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Tyler Thornton and Kevin Poff, students at the Kellogg School of Management, recently made a presentation to administrators and several members of the District 65 School Board in which they delved into two of the 30 strategies identified by the Citizens Ad Hoc Budget Committee to address the District’s potential deficits. Therese McGuire, their supervising professor at Kellogg, served as a member of the Citizens Budget Committee which issued its report in December 2011.

In their follow-up report, Ms. Thornton and Mr. Poff focused on the proposed strategies to consider consolidating School Districts 65 and 202, and developing new revenue streams. Ms. Thornton said their approach was to gather information from external sources that might help District 65 in analyzing a solution.

Potential Consolidation of Districts 65 and 202

Ms. Thornton said school districts pursue consolidation for two reasons: financial efficiency and improving academic achievement. In order to make sense, she said, a consolidation would need to be “be clearly in the best interests of students and schools,” and “result in long-term financial and/or academic benefits that are worth the effort and difficult transition period required.”

On the financial side, Ms. Thornton said a consolidation may reduce duplication of staff and provide economies of scale. One drawback, however, is a consolidation may restrict future property tax revenues because the rate is 3.5 for a dual district (e.g., a consolidated K-12 district) and 4.0 for a unit district (e.g., a stand-alone K-8 district).

In addition, on the expense side, she said, there may be the cost of bringing elementary school teachers up to the high school teacher pay scale. She said the average teacher base salary at District 65 is $69,747, while the average at Evanston Township High School is $94,159, a difference of $24,412. District 65 has 677.7 teachers; to bring them up to the average base salary of ETHS teachers would cost a little over $17 million per year.

When asked if there was any legal requirement that there be a consistent pay scale between two school districts that consolidate, Ms. Thornton said, she was not aware of any, but a consistent pay scale appeared to be the “reality.”

She said the State provides some payment incentives to offset the cost of bringing the teacher pay scales to the same level, but cautioned that those incentive payments only last for four years.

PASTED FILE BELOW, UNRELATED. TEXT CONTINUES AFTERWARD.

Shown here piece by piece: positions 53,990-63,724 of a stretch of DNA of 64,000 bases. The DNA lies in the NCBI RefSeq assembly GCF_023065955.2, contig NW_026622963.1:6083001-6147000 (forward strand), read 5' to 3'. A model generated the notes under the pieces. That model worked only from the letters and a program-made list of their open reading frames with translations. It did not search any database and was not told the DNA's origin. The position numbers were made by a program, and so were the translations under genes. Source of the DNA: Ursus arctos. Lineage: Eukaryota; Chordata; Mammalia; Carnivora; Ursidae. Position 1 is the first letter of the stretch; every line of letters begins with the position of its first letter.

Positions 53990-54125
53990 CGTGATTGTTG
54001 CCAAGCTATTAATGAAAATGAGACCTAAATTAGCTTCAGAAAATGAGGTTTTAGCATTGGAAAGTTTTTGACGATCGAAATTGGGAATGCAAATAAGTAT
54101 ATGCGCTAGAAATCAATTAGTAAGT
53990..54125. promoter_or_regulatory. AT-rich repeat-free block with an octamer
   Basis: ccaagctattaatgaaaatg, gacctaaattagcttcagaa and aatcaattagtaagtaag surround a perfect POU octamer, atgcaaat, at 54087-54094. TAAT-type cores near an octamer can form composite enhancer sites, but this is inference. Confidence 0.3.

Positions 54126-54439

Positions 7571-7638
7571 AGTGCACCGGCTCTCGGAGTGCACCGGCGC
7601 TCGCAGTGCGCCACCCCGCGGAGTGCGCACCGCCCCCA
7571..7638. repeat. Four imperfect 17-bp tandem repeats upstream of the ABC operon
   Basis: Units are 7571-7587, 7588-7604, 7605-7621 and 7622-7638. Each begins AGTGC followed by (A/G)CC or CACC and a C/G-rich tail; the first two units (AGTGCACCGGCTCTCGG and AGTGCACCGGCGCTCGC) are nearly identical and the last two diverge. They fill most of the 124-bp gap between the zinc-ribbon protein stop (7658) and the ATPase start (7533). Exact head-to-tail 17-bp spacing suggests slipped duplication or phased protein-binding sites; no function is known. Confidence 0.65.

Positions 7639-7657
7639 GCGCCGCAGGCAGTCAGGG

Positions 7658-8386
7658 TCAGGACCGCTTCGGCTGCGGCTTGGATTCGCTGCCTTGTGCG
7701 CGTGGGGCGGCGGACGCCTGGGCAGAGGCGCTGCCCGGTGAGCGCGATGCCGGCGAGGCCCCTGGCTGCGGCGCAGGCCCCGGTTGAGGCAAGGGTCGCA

Generally, the financial efficiencies that larger school districts can realize through consolidation are not enough to compensate for the higher teacher salary costs they may incur, she said. “Given the size of District 65 and 202, it will therefore likely be difficult to make a compelling financial case for reorganization,” she said.

On the academic side, Ms. Thornton listed some advantages for consolidation. They include: there is a single point of accountability for K-12 outcomes; there is shared expectations and aligned performance metrics; there is a coordination of the curriculum and student assessments across the K-12 grade levels; and there’s flexibility of course offerings, particularly across middle and high school.

“There are lots of compelling reasons to believe that reorganization would have significant academic benefits,” said Ms. Thornton. “However,” she added, “the experts we spoke with stressed that the research is not conclusive when it comes to academic outcomes in unit vs. dual districts.”

She suggested this may be an area for additional research, but added, “Any academic benefits identified would also have to be large enough to justify the likely negative financial impact of reorganization.”

An alternative to consolidation, is “virtual consolidation,” said Ms. Thornton. She said many of the recommendations made by the Classrooms First Commission, headed up by Lieutenant Governor Sheila Simon, lean towards the idea of virtual consolidation.

“The basic idea is for districts to find high leverage ways to act like they are consolidated, without going through the legal and physical process of merging,” Ms. Thornton said. “If done correctly, this means districts can realize the financial and/or academic benefits of consolidation without the big downside, such as upfront consolidation costs and salary alignment.”

Ms. Thornton said Districts 65 and 202 already coordinate and collaborate in some areas such as ETHS provides lunches to some District 65 schools, they share the legal expense in challenging property tax appeals, they have a joint legislative task force, they work with the City in working out TIF sharing agreements, and they cooperate in managing Park School.

Some other areas that may be worth exploring, she said, are sharing a superintendent or central office personnel, recruiting teachers, negotiating health insurance, developing curriculum and assessment, and providing professional development.

Ms. Thornton pointed to Lake Forest School Districts 67 and 115 as an example where two districts entered into an intergovernmental agreement to strengthen coordination of the K-12 educational programs and improving operational effectiveness. She said they save about $1.2 million per year by sharing personnel.

To make “virtual consolidation” work requires a “champion” in both districts and commitment from both school boards and administrations, she said.

New Revenue Streams

Mr. Poff discussed three potential new revenue streams for District 65: installing or leasing space for cell phone towers – with a revenue opportunity of $50,000 to $200,000, installing wind turbines and/or solar panels – with a potential to reduce energy bills or generate revenues of more than $50,000, and advertising sponsorships using website banner ads or ads or coupons in take-home magazines – a revenue opportunity of about $100,000 annually.